We design two laboratory experiments to analyze the causal effects of competition on step-by-step innovation. Innovations result from costly R&D investments and move technology up one step. Competition is inversely measured by the ex post rents for firms that operate at the same technological level, that is, for neck-and-neck firms. First, we find that increased competition leads to a significant increase in R&D investments by neck-and-neck firms.
Using a randomized experiment in Chile we study the impact role models have in the context of a training program for micro-entrepreneurs. We show that being in a group randomly chosen to be visited by a successful alumnus of the program increases household income one year after, mostly due to increased business participation and business income.
This study draws on social learning theory and research concerning role model effects to understand how exposure to female entrepreneurial role models influences the development of entrepreneurial self-efficacy, attitudes and intentions among female students. We present results from a field experiment including data from 547 students and 98 entrepreneurs.
Many innovative start-ups and small and medium-size enterprises have good ideas, but do not have these ideas fine-tuned to the stage where they can attract outside funding. Investment readiness programs attempt to help firms to become ready to attract and accept outside equity funding through a combination of training, mentoring, master classes, and networking.
Effects of relative pay on effort and labour supply are being examined in the context of an Indian manufacturing plant where co-workers' wages are exogenously varied. Results forthcoming.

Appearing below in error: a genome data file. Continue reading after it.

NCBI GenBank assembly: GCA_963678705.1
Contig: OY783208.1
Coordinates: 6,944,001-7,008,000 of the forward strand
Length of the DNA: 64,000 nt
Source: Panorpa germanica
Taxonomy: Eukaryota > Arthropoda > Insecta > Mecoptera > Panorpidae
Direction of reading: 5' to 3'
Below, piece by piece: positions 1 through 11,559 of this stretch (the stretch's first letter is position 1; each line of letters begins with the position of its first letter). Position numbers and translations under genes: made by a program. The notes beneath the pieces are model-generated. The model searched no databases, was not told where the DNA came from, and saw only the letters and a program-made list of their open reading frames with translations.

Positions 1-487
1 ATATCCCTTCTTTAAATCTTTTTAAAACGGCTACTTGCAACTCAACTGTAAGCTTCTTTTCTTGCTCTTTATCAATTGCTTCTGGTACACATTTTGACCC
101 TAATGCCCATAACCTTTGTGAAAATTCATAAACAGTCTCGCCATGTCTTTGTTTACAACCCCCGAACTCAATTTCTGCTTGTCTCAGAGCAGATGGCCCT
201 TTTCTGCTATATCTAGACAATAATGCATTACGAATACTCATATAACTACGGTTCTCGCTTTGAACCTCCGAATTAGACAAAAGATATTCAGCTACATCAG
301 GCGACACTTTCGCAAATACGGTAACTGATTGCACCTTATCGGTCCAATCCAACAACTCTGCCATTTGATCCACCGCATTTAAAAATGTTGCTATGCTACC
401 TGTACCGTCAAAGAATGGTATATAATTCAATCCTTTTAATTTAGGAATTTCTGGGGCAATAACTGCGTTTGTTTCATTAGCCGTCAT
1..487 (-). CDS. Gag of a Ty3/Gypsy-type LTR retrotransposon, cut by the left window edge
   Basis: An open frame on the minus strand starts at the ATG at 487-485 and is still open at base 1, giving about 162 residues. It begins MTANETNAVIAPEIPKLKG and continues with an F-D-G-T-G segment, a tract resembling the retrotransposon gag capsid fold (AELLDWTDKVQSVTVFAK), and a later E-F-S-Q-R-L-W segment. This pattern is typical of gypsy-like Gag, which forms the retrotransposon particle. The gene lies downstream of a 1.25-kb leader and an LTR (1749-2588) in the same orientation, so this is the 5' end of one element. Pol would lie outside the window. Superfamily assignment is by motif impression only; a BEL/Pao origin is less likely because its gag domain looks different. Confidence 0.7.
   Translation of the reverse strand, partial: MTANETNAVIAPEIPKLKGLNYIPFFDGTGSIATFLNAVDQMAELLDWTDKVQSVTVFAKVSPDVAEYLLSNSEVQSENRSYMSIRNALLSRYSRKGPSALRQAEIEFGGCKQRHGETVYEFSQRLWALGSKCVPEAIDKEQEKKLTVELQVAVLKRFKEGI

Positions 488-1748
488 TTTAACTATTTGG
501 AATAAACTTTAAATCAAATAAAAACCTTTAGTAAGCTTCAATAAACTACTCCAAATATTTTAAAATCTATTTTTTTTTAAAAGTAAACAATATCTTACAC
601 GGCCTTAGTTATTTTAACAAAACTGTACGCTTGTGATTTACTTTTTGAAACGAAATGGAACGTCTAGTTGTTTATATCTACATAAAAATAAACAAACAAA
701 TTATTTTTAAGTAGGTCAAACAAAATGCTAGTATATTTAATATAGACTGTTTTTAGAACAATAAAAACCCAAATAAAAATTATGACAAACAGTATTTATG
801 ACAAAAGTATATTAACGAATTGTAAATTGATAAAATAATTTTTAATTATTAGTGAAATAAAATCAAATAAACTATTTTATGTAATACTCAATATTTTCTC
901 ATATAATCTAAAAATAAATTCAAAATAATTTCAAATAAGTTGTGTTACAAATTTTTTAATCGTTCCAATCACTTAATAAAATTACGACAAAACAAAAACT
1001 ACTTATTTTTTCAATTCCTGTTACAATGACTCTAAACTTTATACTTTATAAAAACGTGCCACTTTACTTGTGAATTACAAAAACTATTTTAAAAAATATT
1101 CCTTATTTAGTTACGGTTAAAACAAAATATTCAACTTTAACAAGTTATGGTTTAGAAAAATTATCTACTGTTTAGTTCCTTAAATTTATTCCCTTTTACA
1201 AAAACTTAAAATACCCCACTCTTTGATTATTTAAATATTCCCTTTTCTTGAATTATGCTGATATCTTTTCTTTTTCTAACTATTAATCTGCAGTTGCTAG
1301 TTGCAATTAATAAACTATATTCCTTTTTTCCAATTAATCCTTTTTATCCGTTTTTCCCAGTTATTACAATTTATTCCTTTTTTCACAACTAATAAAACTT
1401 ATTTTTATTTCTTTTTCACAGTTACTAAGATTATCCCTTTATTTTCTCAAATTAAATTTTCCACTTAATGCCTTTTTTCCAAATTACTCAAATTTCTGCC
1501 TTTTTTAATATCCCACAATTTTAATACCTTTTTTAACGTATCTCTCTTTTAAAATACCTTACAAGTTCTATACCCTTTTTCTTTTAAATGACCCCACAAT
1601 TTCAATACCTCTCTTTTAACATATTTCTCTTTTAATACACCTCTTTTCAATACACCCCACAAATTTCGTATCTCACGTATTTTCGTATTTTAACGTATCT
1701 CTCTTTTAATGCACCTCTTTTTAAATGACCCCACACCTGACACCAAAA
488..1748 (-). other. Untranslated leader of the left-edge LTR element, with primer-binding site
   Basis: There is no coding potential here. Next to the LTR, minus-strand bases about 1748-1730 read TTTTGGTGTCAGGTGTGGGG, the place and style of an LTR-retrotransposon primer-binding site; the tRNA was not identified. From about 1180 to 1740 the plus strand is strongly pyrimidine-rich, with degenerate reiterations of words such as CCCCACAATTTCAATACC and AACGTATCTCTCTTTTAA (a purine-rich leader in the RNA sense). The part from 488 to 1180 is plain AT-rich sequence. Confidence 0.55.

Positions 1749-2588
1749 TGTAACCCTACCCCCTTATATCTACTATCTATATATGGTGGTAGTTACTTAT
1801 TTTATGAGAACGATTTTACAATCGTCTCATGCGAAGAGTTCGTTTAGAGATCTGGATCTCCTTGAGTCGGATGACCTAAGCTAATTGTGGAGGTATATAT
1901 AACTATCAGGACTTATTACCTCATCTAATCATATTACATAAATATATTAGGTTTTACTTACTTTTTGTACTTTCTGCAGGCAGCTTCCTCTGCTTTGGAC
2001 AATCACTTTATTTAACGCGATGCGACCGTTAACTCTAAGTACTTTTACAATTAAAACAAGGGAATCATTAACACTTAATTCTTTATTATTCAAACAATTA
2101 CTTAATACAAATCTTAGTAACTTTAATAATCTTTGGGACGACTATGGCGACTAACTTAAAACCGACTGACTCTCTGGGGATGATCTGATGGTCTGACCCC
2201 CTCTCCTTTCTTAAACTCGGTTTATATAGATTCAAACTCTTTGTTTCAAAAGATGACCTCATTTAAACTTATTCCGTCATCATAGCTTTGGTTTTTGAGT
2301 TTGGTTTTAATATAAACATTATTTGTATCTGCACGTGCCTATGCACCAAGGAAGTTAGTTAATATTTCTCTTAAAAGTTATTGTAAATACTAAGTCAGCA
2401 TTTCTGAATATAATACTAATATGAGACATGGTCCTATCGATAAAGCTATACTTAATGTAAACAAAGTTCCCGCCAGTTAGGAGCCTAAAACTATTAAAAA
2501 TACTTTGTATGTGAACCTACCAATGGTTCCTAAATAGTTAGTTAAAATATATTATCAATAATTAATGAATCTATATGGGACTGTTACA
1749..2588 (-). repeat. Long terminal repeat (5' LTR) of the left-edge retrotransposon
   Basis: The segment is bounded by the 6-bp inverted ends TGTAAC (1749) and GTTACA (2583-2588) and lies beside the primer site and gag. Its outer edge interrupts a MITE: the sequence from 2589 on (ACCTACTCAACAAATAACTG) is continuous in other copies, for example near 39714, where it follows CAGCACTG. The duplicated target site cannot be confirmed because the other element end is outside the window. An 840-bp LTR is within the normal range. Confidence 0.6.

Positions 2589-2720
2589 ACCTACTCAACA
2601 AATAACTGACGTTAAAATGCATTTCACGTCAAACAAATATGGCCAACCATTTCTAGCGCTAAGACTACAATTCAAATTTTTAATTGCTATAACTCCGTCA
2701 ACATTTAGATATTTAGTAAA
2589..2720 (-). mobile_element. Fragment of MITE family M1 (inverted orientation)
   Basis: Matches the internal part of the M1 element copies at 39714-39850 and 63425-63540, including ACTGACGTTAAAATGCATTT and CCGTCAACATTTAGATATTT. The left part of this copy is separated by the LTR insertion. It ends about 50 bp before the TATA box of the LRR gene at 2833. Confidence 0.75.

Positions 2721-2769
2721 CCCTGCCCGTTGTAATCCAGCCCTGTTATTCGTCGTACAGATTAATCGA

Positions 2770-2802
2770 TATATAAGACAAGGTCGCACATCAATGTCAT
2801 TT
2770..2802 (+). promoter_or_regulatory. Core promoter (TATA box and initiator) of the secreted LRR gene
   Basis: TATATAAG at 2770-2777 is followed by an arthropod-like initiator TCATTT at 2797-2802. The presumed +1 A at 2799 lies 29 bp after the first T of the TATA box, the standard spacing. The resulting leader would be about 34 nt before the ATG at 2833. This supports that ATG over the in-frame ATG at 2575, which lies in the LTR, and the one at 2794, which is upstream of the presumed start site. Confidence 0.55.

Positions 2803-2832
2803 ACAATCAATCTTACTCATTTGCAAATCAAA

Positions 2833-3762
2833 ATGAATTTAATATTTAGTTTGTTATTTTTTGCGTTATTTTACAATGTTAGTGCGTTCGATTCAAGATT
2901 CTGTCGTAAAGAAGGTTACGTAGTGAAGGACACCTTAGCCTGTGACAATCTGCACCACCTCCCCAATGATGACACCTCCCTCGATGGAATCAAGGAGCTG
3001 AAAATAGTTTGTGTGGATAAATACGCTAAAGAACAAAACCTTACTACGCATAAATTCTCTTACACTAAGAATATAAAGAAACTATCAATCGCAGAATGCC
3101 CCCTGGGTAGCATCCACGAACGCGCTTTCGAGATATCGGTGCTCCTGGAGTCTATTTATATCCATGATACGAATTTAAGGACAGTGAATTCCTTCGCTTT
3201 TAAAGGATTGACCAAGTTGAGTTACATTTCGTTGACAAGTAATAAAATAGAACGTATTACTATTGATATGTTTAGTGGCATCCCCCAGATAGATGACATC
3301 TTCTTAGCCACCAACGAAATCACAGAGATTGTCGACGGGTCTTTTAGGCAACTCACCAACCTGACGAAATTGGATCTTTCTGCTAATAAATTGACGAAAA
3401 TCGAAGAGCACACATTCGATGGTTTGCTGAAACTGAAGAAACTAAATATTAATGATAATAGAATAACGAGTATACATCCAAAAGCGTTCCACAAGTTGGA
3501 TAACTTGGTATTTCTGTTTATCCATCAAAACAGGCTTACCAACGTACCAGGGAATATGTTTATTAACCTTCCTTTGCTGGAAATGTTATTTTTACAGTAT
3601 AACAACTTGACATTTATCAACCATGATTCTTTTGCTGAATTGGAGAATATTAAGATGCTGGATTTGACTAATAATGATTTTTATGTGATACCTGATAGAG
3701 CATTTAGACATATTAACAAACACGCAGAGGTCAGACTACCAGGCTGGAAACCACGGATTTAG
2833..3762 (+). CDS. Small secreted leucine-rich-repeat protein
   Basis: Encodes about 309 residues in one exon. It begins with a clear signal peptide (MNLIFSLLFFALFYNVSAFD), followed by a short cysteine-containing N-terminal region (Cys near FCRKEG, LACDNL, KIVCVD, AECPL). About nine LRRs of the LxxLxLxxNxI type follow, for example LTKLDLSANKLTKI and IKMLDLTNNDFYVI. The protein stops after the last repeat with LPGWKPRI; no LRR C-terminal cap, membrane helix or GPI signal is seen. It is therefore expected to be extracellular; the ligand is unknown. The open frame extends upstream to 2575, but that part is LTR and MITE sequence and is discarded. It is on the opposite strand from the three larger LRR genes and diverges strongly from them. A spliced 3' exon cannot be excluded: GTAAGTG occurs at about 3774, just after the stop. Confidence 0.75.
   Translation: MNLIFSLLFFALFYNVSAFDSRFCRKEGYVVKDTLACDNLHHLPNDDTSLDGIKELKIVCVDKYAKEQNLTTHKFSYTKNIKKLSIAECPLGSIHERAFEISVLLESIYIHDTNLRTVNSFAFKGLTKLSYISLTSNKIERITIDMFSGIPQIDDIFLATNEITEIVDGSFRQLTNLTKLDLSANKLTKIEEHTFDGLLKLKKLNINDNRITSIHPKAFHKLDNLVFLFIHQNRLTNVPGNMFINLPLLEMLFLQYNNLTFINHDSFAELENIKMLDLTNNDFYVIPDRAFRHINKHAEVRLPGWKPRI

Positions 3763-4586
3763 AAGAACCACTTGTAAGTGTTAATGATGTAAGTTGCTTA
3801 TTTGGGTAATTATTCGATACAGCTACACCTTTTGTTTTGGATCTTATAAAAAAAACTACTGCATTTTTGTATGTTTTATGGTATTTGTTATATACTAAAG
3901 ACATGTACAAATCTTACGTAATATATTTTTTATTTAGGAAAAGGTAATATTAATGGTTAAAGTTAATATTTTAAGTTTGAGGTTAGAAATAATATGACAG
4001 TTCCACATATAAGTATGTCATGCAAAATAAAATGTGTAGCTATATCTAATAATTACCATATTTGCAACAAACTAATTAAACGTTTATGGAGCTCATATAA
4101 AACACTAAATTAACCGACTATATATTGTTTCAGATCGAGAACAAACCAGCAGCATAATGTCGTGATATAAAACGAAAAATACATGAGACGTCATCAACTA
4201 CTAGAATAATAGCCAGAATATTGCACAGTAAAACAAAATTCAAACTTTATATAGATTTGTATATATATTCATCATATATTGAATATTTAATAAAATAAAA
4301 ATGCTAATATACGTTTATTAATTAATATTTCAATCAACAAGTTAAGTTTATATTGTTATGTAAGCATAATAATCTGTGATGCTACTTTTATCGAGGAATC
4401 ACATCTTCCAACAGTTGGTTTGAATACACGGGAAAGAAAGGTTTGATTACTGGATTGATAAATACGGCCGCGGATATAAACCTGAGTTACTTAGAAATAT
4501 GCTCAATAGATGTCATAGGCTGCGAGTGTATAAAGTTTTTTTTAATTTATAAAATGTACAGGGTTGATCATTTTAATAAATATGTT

We construct a model of technology adoption with agents differing on two dimensions: their cognitive ability and their receptiveness to advice. While cognitive ability unambiguously speeds adoption, receptiveness to advice may speed adoption for individuals with low cognitive ability, but slow adoption for individuals with high cognitive ability. We conduct economic experiments measuring US farmers' cognitive ability and receptiveness to advice and examine how these characteristics impact their speed of adoption of genetically modified (GM) corn seeds.
Entrepreneurial activity is an important source of innovation in information technology products and services. Prior literature suggests that IT innovators should be agile, adaptive, willing to change direction frequently, and acquiring the necessary resources to facilitate the change. Social networks have been suggested as essential for acquiring information and resources and therefore in facilitating the venture development process.
This study presents results from a randomized evaluation of two labor market interventions targeted to young women aged 18 to 19 years in three of Nairobi's poorest neighborhoods. One treatment offered participants a bundled intervention designed to simultaneously relieve credit and human capital constraints; a second treatment provided women with an unrestricted cash grant, but no training or other support.